The Secret Keeper

Front Cover
Center Point Large Print, 2012 - Fiction - 669 pages
134 Reviews

During a party at the family farm in the English countryside, sixteen-year-old Laurel Nicolson has escaped to her childhood tree house and is dreaming of the future when she sees her mother speak to a stranger. Before the afternoon is over, Laurel will witness a shocking crime that challenges everything she knows about her family and especially her mother, Dorothy.

Now, fifty years later, Laurel is a successful and well-regarded actress, living in London. She returns to the family farm for Dorothy's ninetieth birthday and finds herself overwhelmed by questions she has not thought about for decades. From pre-WWII England through the Blitz, to the fifties and beyond, she begins to unearth the secret history of three strangers from vastly different worlds -- Dorothy, Vivien, and Jimmy -- who meet by chance in wartime London and whose lives are forever entwined.

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Good plot twist too. - LibraryThing
I found it well researched and well written. - LibraryThing
The ending, however, was brilliant. - LibraryThing
Became a real page turner for me in the end. - LibraryThing
Wow! what a surpise ending! - LibraryThing

Review: The Secret Keeper

User Review  - Collin Shea - Goodreads

I definitely give this 5 stars for story-telling and I am now officially a Kate Morton fan since this is the third book of hers I've read and loved. Even though I figured out some of the twists before ... Read full review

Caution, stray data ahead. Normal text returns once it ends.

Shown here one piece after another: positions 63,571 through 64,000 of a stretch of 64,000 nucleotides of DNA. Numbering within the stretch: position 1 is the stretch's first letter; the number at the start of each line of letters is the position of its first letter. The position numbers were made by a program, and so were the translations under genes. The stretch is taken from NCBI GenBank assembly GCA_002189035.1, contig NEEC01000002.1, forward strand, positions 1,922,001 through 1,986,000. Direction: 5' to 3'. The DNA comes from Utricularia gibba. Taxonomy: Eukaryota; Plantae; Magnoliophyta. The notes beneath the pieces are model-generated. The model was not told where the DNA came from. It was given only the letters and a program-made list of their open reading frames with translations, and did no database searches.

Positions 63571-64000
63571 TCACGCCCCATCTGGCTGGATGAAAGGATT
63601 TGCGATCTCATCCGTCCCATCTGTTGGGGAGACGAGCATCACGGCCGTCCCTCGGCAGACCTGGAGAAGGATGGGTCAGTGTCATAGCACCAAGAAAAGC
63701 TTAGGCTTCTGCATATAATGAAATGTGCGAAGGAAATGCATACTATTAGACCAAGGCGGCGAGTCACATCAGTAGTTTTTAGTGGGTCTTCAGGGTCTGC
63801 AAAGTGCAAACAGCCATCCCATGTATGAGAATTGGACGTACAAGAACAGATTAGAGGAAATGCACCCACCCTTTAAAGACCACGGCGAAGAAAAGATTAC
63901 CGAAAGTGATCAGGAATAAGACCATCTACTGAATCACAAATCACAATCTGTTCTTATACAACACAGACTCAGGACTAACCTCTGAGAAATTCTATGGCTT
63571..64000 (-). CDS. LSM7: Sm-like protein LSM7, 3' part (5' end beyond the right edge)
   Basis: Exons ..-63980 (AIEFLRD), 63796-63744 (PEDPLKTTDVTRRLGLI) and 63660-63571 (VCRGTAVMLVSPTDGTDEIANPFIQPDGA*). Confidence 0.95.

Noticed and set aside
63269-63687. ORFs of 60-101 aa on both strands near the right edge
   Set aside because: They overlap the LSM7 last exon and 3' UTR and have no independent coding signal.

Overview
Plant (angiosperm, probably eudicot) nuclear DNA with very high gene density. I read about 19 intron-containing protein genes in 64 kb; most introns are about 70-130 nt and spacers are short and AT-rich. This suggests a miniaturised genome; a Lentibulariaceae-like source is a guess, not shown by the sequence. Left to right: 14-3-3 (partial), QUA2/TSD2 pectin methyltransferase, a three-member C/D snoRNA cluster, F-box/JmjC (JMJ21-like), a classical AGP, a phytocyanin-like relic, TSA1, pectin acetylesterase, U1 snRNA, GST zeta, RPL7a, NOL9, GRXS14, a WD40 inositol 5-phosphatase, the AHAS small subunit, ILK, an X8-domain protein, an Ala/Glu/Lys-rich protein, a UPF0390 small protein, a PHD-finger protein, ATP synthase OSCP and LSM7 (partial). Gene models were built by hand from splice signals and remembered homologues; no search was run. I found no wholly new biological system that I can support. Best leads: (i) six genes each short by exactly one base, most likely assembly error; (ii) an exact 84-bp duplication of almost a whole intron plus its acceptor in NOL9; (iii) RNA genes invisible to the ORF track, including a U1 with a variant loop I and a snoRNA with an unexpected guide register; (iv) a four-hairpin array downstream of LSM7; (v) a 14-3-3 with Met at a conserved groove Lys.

Review: The Secret Keeper

User Review  - Kim Novak - Goodreads

A beautiful story of love, loss, chance, and redemption... Makes you wonder what sorts of second chances your family members had along the way. Read full review

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About the author (2012)

Kate Morton was born in South Australia in 1976. She earned a degree in speech and drama from Trinity College London, an English literature degree from the University of Queensland, and a master's degree focusing on tragedy in Victorian literature from the University of Queensland. She also completed a summer Shakespeare course at the Royal Academy of Dramatic Art in London. She is currently enrolled in a Ph.D. program researching contemporary novels that marry elements of gothic and mystery fiction. She won the Australian Book Industry Award for General Fiction Book of the Year in 2007 for her debut novel, The Shifting Fog, also known as The House at Riverton. Her other books include The Distant Hours and The Forgotten Garden, which won the Australian Book Industry Award for General Fiction Book of the Year in 2009.

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